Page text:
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Koinobori (irakanonamito)



Iraka no nami to kumo no nami
Kasanaru nami no nakazora wo
Tachibana kaoru asakaze ni
Takaku oyogu ya koi nobori

Hirakeru hiroki sono kuchi ni
Fune wo mo noman sama miete
Yutaka ni furuu obire ni wa
Mono ni douzenu sugata ari

Momose no taki wo noborinaba
Tachimachi ryuu ni narinubeki
Waga mi ni niyoyaya onokogo to
Sora ni odoru ya koi nobori

in 1913

Carp streamers

Waves of tiled roofs and waves of clouds
The sky between the overlapping waves
In the morning breeze scented with tangerines,
The carp streamers swim high up.

With its wide open mouth,
It looks as if it could swallow a boat.
The tail fin sways leisurely and largely,
Its appearance dignified and immovable.

If it crossed a hundred rapids
It will quickly become a dragon
Be like me, as a boy,
Carp streamers swimming in the sky


Around late spring to early summer, May 5th is “Children’s Day” in Japan.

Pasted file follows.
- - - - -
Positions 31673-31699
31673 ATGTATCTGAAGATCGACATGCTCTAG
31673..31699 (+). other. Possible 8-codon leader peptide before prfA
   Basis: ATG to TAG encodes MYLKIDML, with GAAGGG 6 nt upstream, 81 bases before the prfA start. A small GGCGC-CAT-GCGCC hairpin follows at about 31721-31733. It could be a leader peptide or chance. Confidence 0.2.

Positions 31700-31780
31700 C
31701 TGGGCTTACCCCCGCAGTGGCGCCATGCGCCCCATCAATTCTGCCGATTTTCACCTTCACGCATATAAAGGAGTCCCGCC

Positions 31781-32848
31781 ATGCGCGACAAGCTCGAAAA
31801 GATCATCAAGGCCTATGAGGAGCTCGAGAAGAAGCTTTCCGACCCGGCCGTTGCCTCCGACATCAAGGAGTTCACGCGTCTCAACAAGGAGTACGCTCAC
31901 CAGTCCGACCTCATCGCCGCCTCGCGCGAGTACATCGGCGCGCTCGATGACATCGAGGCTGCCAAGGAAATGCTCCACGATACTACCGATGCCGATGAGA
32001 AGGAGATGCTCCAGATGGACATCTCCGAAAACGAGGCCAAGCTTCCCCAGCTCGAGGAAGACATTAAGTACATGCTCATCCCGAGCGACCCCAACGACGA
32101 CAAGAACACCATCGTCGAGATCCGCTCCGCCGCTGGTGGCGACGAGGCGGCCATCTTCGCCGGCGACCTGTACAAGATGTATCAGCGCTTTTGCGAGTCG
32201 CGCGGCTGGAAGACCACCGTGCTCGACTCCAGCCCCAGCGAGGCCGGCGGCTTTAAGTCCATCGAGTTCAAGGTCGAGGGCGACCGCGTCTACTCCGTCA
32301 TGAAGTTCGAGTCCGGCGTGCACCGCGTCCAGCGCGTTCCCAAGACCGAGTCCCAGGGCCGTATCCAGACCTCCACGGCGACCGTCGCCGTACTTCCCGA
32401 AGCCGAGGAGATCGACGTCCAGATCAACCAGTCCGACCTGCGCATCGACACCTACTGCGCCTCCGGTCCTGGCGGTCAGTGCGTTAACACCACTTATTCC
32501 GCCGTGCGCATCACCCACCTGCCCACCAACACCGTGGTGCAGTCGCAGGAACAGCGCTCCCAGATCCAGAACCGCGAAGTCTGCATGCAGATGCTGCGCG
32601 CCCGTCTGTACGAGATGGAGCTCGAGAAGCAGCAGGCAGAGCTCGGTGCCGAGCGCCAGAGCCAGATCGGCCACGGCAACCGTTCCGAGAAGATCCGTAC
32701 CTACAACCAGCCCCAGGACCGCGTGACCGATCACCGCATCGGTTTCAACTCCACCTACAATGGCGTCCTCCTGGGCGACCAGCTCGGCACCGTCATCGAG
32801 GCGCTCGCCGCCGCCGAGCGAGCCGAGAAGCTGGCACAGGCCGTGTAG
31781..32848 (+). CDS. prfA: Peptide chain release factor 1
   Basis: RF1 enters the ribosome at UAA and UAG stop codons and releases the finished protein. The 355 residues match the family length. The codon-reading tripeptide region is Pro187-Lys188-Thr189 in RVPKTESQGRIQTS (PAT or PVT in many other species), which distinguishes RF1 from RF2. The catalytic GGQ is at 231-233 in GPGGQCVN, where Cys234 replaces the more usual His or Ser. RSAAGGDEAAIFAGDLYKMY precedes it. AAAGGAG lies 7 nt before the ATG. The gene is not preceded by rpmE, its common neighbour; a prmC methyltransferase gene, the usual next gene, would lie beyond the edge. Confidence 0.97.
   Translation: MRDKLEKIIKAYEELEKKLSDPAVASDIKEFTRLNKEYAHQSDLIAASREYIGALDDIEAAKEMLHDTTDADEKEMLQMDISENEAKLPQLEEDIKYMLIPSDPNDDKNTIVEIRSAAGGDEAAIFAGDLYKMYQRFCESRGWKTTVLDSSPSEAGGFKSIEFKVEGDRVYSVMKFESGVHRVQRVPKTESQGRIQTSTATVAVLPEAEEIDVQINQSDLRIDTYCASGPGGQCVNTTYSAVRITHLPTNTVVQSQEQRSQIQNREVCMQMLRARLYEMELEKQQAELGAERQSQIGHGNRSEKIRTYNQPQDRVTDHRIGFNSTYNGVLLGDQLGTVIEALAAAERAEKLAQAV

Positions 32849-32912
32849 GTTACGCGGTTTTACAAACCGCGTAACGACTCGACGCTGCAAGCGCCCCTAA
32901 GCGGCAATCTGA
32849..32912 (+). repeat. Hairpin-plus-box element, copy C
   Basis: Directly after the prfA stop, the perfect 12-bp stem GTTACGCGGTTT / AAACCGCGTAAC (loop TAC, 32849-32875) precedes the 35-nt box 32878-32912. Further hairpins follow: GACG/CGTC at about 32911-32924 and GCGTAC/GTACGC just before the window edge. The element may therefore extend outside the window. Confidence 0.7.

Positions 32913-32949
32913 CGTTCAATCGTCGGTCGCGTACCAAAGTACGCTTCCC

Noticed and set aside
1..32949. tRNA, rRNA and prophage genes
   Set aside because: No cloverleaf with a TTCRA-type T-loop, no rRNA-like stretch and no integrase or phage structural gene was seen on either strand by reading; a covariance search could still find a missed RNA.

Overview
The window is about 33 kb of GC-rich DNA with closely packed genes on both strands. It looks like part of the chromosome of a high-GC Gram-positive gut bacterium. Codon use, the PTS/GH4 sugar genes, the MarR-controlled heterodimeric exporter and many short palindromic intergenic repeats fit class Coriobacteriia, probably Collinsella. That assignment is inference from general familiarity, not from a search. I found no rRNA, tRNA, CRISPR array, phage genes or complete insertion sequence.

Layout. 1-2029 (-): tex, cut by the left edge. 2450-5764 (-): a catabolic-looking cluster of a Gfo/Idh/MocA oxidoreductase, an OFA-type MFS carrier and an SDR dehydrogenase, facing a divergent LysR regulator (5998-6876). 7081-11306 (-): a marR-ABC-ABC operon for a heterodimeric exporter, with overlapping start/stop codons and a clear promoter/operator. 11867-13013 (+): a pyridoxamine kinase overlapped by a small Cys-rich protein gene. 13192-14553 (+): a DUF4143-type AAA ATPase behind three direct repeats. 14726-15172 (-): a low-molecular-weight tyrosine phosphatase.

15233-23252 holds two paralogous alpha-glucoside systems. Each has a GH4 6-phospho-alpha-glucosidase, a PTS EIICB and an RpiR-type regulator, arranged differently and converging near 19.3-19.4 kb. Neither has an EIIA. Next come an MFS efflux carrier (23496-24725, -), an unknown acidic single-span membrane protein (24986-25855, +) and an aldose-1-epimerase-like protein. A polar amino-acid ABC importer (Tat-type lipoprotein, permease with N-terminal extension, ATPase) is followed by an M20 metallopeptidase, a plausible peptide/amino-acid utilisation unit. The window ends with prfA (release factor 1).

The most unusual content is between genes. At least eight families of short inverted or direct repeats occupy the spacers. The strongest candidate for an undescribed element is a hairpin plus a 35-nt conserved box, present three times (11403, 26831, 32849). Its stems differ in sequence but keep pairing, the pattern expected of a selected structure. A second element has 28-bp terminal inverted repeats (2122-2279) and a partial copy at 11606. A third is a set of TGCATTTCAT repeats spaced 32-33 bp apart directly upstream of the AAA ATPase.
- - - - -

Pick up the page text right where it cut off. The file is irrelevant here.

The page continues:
In contrast to “Momo-no Sekku” held on March 3rd for girls, a ceremony celebrating the growth of boys is conducted nationwide as “Tango-no Sekku.”


A carp that climbs a waterfall becomes a dragon.

Inspired by the Chinese tale of “Carp Climbing the Dragon’s Gate,” where a carp that successfully ascends 100 waterfalls transforms into a dragon, carp streamers are erected on the eaves of houses with boys, symbolizing the wish for boys to grow into admirable men by overcoming hardships. Inside the house, decorations such as helmets and armor are displayed, and it’s customary for boys to bathe in water adorned with iris leaves resembling swords, called “shoubu,” a homonym for “victory.”


yoroikabuto & kodomoThese lyrics were written over a century ago during the early Taisho period as a Ministry of Education song (meaning they were anonymous). Therefore, the authorship of both lyrics and music remained unknown for a long time. It wasn’t until later when HIROTA Ryuutarou reportedly told SATOU Hachirou, “I composed this song,” that it became attributed to HIROTA Ryuutarou.

shoubu yu

While the language may be somewhat archaic for children, as adults celebrating their own children, one truly comes to appreciate the dignified, brave, and wonderful nature of this song.


▼Another ‘Koinobori’ song.